Job Interview Question: How Do You Define Success?
Tips for Handling Interview Questions About Sucess
During a job interview, your interviewer might ask a question like, "How do you evaluate success?" or "How do you define success?" A question like this gives your potential employer a sense of your work ethic, your goals, and your overall personality. It thus provides a super opportunity for you to demonstrate, through your answers and body language, the qualities that most employers are looking for – determination, motivation, drive, enthusiasm, and a shared collaborative vision.
Focus on the Job and the Company
In your answer, you should be cognizant of the type of job you're applying for. Whereas a large corporation might place all their emphasis on the bottom line, a non-profit would measure success not in money but in social impact. A technology company might place a strong emphasis upon innovation in product development; an online media company emphasizes page views and SEO statistics.
Do your research before the interview: browse the company's website, research their presence in the news and media, and see if you can find any information about their mission statement. Pay particular attention to corporate web pages with titles like “Our Mission” or “About Us.” This is the easiest and quickest way of learning how they themselves evaluate success; your goal should be to mirror their definition of success with your own statement. Here's how to research a company.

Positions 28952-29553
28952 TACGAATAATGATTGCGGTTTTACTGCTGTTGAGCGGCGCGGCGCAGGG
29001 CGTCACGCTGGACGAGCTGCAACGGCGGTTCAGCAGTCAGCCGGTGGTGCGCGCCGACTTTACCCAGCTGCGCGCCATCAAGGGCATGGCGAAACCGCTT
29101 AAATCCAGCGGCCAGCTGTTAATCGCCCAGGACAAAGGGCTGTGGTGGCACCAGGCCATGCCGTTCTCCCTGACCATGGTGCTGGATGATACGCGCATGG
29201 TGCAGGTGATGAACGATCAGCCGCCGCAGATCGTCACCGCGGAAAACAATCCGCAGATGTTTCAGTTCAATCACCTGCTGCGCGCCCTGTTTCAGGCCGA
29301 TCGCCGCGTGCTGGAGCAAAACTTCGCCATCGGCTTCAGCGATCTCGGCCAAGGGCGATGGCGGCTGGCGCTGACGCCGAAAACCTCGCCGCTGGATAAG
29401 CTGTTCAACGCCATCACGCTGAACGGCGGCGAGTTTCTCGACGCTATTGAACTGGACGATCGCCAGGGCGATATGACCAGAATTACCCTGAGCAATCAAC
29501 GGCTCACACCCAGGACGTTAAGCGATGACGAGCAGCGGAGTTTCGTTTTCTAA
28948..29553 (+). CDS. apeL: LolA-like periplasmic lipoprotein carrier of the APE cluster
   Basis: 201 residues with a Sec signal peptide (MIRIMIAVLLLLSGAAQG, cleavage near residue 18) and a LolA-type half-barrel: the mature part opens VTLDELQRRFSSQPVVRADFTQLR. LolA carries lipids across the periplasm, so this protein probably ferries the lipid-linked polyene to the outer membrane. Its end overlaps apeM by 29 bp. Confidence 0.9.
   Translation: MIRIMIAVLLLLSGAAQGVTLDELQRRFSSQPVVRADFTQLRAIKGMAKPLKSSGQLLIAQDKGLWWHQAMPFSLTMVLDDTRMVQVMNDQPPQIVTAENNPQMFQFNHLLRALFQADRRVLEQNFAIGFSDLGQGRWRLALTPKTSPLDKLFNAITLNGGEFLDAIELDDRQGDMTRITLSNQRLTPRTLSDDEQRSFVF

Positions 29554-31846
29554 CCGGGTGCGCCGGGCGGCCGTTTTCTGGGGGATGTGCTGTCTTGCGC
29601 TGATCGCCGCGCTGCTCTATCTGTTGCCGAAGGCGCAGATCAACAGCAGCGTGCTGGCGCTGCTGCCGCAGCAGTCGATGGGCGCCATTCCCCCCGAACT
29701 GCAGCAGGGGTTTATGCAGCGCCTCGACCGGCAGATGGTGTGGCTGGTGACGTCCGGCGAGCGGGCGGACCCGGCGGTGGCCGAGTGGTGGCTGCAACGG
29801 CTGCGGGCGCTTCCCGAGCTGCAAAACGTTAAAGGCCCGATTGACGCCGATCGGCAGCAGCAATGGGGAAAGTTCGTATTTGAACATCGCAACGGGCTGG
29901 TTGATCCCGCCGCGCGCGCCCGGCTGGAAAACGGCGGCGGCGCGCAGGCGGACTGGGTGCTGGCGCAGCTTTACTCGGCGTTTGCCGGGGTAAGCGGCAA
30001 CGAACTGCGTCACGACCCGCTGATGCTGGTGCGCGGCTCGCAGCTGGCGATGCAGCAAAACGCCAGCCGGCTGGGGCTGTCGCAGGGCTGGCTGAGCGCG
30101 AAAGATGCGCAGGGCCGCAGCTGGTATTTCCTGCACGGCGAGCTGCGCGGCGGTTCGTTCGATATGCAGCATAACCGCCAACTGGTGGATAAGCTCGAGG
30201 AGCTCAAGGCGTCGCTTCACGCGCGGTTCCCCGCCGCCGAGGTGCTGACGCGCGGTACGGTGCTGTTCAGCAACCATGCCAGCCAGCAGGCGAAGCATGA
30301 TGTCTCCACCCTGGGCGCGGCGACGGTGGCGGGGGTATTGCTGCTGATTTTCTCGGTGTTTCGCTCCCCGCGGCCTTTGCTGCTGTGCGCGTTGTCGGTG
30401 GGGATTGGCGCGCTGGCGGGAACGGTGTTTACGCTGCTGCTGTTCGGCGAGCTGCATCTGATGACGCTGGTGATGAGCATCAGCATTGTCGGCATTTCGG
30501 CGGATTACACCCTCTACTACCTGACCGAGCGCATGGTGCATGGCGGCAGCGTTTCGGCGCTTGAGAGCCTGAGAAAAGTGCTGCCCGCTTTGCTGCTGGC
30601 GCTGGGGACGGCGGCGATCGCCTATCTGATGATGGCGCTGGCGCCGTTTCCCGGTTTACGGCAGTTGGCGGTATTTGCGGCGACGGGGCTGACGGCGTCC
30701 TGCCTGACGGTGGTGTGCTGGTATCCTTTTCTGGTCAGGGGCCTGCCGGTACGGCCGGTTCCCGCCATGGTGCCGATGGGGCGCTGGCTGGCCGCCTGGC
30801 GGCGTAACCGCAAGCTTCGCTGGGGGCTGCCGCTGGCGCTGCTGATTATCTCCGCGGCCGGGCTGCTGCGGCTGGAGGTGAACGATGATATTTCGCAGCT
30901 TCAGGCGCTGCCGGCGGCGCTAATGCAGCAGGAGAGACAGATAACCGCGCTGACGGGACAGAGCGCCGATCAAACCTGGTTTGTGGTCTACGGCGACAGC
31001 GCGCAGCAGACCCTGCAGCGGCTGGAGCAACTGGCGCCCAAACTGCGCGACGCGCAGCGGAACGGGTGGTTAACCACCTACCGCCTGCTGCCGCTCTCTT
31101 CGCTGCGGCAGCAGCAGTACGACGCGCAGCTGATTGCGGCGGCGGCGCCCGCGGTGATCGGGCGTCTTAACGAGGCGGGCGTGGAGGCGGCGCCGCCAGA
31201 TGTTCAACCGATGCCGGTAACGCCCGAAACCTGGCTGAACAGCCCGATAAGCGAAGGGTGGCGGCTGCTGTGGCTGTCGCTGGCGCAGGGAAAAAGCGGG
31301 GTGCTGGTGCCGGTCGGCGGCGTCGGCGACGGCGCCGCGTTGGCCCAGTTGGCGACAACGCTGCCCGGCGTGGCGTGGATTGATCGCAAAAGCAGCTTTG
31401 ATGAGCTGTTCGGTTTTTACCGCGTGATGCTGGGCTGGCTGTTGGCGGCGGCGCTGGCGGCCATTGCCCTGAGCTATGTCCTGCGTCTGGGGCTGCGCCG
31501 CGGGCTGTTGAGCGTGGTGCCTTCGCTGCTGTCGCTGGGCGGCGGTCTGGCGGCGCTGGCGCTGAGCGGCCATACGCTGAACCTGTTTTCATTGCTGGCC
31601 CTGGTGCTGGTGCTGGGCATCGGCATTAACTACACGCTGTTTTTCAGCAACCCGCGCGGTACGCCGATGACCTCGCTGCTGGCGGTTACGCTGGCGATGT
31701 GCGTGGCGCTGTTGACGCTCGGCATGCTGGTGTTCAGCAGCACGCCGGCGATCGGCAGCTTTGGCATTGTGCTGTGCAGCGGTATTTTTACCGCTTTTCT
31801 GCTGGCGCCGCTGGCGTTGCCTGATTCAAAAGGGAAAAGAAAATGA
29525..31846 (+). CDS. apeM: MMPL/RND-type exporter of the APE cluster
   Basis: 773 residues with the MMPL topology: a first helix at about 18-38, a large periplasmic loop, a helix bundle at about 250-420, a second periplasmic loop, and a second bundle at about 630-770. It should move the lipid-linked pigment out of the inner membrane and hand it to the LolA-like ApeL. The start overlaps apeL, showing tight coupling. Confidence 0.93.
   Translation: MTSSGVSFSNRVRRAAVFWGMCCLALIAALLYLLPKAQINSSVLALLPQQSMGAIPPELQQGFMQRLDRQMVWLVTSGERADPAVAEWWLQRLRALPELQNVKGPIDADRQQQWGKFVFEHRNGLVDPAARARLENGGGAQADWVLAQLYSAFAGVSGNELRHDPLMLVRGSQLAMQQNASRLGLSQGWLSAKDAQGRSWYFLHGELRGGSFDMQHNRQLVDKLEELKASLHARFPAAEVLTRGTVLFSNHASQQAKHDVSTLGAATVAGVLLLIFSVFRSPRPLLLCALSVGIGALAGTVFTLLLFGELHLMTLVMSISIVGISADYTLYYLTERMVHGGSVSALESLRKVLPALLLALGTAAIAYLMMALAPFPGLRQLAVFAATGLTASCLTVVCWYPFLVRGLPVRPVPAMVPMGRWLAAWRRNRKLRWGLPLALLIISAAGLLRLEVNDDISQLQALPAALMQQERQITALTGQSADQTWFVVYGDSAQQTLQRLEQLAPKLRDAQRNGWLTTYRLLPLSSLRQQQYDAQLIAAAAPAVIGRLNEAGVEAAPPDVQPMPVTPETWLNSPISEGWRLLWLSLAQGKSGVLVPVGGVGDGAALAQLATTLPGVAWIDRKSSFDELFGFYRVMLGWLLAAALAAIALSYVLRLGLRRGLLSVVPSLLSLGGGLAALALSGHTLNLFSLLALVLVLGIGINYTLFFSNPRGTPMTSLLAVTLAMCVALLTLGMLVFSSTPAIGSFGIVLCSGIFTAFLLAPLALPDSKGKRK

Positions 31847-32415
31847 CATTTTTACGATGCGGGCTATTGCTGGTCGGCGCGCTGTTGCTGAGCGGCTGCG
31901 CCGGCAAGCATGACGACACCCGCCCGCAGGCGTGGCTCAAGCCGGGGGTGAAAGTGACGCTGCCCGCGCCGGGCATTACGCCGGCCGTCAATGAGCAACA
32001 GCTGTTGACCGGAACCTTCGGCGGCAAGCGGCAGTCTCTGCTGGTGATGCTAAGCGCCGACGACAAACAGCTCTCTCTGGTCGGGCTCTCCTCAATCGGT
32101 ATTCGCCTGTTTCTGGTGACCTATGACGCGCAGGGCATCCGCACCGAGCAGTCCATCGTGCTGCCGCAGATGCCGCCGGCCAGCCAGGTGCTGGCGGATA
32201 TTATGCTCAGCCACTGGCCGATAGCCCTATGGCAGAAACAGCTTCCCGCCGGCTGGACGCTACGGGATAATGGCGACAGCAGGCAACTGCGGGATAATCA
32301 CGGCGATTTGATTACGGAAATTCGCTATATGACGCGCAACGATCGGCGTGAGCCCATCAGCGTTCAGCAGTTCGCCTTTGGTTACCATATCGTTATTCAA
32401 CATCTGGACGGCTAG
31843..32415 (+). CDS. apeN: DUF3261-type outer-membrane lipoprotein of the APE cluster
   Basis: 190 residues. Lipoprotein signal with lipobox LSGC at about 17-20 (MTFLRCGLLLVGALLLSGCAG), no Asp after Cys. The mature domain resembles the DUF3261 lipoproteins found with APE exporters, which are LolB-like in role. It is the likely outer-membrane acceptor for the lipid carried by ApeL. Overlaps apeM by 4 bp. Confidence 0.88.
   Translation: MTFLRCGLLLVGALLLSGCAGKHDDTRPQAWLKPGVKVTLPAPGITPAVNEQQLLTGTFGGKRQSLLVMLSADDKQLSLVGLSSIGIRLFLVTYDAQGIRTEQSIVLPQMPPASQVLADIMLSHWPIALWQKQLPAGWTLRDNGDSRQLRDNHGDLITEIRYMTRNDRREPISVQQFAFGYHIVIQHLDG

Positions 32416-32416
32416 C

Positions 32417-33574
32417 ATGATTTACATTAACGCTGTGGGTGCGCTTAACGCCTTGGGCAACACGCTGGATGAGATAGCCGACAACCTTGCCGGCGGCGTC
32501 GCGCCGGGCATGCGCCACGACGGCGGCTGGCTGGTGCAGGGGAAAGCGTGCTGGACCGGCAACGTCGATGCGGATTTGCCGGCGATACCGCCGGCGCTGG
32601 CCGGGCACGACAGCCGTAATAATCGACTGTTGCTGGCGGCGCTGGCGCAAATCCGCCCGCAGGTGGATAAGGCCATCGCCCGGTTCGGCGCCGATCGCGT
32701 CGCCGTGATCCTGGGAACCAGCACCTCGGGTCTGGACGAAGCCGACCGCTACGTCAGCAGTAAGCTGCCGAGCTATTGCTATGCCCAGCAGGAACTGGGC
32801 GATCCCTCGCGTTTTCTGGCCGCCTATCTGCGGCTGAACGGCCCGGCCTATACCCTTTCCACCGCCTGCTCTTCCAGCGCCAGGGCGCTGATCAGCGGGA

Of course, you'll also want to include aspects of your own personality in your answers. If there's an area where your values overlap with the company's, then make sure to emphasize that in the interview.
But, you also want to make sure you give a balanced answer, illustrating a dynamic focus on improving your own performance, furthering your company's mission, and making a positive impact overall.
Ideally, you will be able to show the hiring committee that you share their vision and will be a powerful contributor towards its cultivation and fruition.
How to Share Examples of Your Successes